We do it every year. We decide that we need to make a change, do something differently, shift our routine, make new commitments. But making a list of “New Year’s Resolutions” is not enough, we’ve found. We know ourselves well enough to realize that we often resist change, and we need a spiritual practice to reinforce our desired behavior.
The religious life gives us plenty of examples of this kind of practice. Christian monks and nuns take vows when they enter an order. Buddhist practitioners repeat vows regularly to express their ethics. Couples say vows as part of their commitment to each other at their weddings, and parents and the community covenant to care for a child’s religious education during a baptism.
We generally set an intention for a particular period of time, say if we are going on retreat or even on vacation, stating in concrete terms what we want to do and how we want to be during this time.
Our New Year’s resolutions are combination vows and intentions. We find that sharing them with each other or our spiritual communities gives them additional weight and adds momentum to our efforts. Here are some steps for making Spiritual New Year’s Resolutions.
l. Begin by spending some time in prayer and reflection about what is happening in your life, what changes you would like to make for yourself and those around you, and what might be the long-term consequences of this new direction. Ask God to help you sort through the desires that might be based on ego or vanity and those that will help you come closer to who you really are and your purpose in life.
2. Share this process with your partner, a good friend, your pastor, teacher, or spiritual director. Openly expressing your desire for change is another way of reinforcing it. Discussing your options encourages both hope and flexibility.
3. Next, write down your vows/intentions. You may have just one or a series of them, and they may be general or specific. We give some examples below.
4. After you have made your list, read it aloud to your partner, a good friend, or your spiritual community. There is real power in making commitments before others. Think of the ceremonies you have attended — baptisms, confirmations, weddings. You promise to uphold your vow, and those present make a commitment to support you.
5. Once you have made a vow, repeat it to yourself every morning.
Some of us do better with concrete vows. These sample vows recognize that in the beginning, it’s best to state small goals with a time limit that you know you can achieve. Whenever you complete a promise, you can see the value of making intentions and gain confidence in your will power.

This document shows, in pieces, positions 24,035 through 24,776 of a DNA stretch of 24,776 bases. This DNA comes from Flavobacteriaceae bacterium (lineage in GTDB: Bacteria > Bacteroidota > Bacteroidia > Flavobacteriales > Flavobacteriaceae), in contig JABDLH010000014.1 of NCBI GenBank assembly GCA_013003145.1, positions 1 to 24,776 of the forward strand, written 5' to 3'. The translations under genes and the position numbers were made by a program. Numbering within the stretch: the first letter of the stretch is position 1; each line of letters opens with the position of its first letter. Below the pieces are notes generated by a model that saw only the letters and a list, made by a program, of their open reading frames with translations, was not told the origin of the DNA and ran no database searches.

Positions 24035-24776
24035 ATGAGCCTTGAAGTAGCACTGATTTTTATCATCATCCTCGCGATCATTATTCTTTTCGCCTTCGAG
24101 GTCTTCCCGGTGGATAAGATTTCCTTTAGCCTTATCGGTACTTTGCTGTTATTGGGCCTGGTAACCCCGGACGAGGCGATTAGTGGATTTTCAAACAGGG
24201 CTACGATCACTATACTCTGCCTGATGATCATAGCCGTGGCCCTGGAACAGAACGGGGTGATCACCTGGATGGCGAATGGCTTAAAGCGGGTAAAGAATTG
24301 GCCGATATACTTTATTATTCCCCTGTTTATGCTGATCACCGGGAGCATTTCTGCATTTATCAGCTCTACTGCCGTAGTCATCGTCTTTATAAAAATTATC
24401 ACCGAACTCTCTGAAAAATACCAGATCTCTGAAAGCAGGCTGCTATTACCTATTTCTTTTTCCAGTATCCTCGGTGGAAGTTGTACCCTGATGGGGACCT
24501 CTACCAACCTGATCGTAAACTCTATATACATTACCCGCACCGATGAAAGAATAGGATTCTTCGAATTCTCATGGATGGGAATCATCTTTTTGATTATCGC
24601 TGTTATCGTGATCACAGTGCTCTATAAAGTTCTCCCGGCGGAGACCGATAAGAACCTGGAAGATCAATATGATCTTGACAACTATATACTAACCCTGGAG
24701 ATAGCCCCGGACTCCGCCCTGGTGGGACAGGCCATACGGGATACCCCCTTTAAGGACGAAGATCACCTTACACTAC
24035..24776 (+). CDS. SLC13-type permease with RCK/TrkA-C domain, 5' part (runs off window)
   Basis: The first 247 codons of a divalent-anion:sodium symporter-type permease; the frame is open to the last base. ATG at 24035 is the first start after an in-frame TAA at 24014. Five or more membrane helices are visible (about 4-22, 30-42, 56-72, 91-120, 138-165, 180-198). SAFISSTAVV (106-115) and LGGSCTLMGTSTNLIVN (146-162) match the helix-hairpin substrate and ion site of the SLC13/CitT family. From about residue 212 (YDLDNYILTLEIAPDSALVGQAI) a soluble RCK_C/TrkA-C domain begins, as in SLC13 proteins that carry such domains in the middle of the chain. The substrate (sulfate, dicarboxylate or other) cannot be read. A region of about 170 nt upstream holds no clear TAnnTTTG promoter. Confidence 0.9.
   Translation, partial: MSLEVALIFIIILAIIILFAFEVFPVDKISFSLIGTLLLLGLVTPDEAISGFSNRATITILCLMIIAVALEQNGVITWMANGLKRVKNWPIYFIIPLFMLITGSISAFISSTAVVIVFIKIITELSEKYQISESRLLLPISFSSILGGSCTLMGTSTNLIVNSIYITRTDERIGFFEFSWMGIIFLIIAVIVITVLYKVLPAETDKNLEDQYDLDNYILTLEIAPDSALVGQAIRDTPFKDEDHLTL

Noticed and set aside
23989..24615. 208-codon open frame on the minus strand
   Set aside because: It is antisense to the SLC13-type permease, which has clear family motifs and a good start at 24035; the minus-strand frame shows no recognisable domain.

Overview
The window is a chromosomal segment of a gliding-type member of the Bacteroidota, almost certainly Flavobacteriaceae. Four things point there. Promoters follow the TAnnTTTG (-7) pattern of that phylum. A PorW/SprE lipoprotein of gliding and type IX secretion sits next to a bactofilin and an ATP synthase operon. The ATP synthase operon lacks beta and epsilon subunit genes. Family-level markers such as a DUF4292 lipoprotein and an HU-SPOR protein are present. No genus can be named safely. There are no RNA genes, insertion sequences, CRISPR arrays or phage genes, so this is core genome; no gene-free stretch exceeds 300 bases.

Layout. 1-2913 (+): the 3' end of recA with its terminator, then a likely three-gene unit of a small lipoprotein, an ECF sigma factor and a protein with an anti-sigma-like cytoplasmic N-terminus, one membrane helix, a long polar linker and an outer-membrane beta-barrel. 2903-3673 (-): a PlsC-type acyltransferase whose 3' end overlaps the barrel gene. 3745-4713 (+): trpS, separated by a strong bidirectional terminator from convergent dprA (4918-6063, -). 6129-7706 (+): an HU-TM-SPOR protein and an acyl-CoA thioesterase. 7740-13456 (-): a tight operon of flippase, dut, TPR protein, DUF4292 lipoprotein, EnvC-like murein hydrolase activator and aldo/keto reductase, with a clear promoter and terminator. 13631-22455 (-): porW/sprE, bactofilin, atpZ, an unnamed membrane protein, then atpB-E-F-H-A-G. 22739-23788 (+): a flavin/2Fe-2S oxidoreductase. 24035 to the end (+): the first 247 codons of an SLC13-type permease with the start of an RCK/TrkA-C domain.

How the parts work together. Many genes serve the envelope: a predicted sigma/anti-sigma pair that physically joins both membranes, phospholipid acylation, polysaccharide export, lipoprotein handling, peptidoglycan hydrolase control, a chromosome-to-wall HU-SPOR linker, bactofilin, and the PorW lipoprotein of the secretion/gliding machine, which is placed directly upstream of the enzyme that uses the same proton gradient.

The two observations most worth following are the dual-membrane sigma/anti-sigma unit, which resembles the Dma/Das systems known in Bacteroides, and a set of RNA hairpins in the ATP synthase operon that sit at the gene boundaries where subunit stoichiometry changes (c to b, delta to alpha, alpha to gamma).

1. Recognizing that my body is God’s temple, I promise to exercise for 20 minutes each day.
2. I promise to spend 1/2 hour a day in silence and prayer.
3. I promise to call my parents every week and check in directly with my siblings every month.
You may choose to work with more general vows, discovering how to fulfill them specifically as you go along. Below are 10 “Spiritually Literate New Year’s Resolutions” we have been working with for many years. They are based on the spiritual practices in the Alphabet of Spiritual Literacy. Click on the links to go to pages at Spirituality & Practice devoted to these practices; you’ll find many ideas on how you can explore them through books, movies, spiritual exercises, prayers, and more.
1. I will live in the present moment. I will not obsess about the past or worry about the future.
3. I will be thankful for all the blessings in my life. I will spell out my days with a grammar of gratitude.
4. I will practice hospitality in a world where too often strangers are feared, enemies are hated, and the “other” is shunned. I will welcome guests and alien ideas with graciousness.
5. I will seek liberty and justice for all. I will work for a free and a fair world.
6. I will add to the planet’s fund of good will by practicing little acts of kindness, brief words of encouragement, and manifold expressions of courtesy.
7. I will cultivate the skill of deep listening. I will remember that all things in the world want to be heard, as do the many voices inside me.
8. I will practice reverence for life by seeing the sacred in, with, and under all things of the world.
9. I will give up trying to hide, deny, or escape from my imperfections. I will listen to what my shadow side has to say to me.
10. I will be willing to learn from the spiritual teachers all around me, however unlikely or unlike me they may be.
(Download a poster of these Spiritually Literate New Year’s Resolutions.)